When it comes to colors and sizes of spinnerbaits and spoons, you don’t have to get carried away, even though there are lots of options available. For targeting bass, and really any other gamefish, a 1/2-ounce white tandem blade spinnerbait with a small Colorado blade and a larger willow leaf blade is by far my favorite. I have some baits with silver mixed with white, chartreuse mixed with white, as well as some firetiger patterns with chartreuse, green and orange mixed together. I tend to use the white and silver colors in clearer water or on brighter days, and the brighter colors like chartreuse and orange in darker water or on cloudy days.

Chartreuse seems to attract a few more pike and muskies than white, while walleyes love the plain white spinnerbaits the best. Most of the spinnerbaits in my box are 1/2-ounce, but I do keep some 3/8-ounce baits for slow, shallow presentations. I also have some 3/4-ounce spinnerbaits with a single willow leaf blade for deep presentations. The heavier bait with the single slender blade that produces less water resistance and less lift is easier to keep at greater depths to fish deep weed edges.

For weedless spoons, I keep it very simple. I have two sizes; 1/4-ounce and 1/2-ounce, and two colors; silver and gold, in my tackle box. The smaller, lighter baits work better in and over shallow, heavy cover, while the larger, heavier baits work better for long casts on weedy flats. I use silver on sunny days, and gold on cloudy days.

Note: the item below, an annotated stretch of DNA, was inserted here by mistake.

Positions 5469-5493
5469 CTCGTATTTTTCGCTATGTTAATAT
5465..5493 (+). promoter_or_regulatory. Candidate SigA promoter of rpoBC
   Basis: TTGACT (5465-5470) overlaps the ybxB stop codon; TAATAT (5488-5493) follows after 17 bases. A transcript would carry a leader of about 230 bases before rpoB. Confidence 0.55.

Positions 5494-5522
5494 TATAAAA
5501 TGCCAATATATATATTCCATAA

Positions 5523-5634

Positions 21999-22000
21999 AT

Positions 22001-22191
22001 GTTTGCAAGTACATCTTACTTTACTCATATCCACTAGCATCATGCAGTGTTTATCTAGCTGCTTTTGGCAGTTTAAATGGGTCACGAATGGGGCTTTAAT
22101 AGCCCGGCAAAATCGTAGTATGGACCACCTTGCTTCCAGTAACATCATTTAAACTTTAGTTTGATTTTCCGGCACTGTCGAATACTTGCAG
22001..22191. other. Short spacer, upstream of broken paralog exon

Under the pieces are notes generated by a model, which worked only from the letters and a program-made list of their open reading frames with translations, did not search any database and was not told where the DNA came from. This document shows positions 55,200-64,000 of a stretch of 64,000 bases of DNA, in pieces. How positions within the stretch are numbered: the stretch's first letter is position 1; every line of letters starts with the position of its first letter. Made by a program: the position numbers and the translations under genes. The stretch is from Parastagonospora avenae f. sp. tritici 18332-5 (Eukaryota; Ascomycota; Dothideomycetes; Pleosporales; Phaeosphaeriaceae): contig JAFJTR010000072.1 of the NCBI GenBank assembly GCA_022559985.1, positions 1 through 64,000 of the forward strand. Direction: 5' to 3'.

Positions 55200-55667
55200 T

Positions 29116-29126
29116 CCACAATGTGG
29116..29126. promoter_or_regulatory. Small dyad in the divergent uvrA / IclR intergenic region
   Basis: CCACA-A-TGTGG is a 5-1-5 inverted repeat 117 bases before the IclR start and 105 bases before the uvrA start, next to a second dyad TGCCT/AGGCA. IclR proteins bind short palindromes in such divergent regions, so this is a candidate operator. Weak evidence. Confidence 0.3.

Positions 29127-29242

While there are lots of brand names out there, you can’t go wrong with Terminator spinnerbaits and the Johnson Silver Minnow. The titanium wire on the Terminators, while more expensive, also makes this particular spinnerbait much more durable. Even a large pike or muskie can’t destroy these baits—the titanium wire always returns to its original shape keeping the bait perfectly tuned and running straight. Johnson weedless spoons run great and are reasonably priced—probably why they have been around for a long time

Don’t throw away or sell your spinnerbaits and weedless spoons in response to the exaggerated reports of their demise as fishing-catching baits. Instead, stock up on them and learn where and when to use them to catch bass and many other species of fish as well. Buzzing these baits over weedy flats, snaking them through pencil reeds, or slow rolling them along a deep weed edge are active, fun, and easy ways to fish, and are very productive. Give these baits a try again this season if you had put them away to fish only jigs and soft plastics. I think you will be pleased with the results.

Troy Smutka is a central Minnesota fishing guide ( and a walleye tournament angler. He is also a member of the Lund Boats, Mercury Outboards and Johnson Outdoors Pro Teams.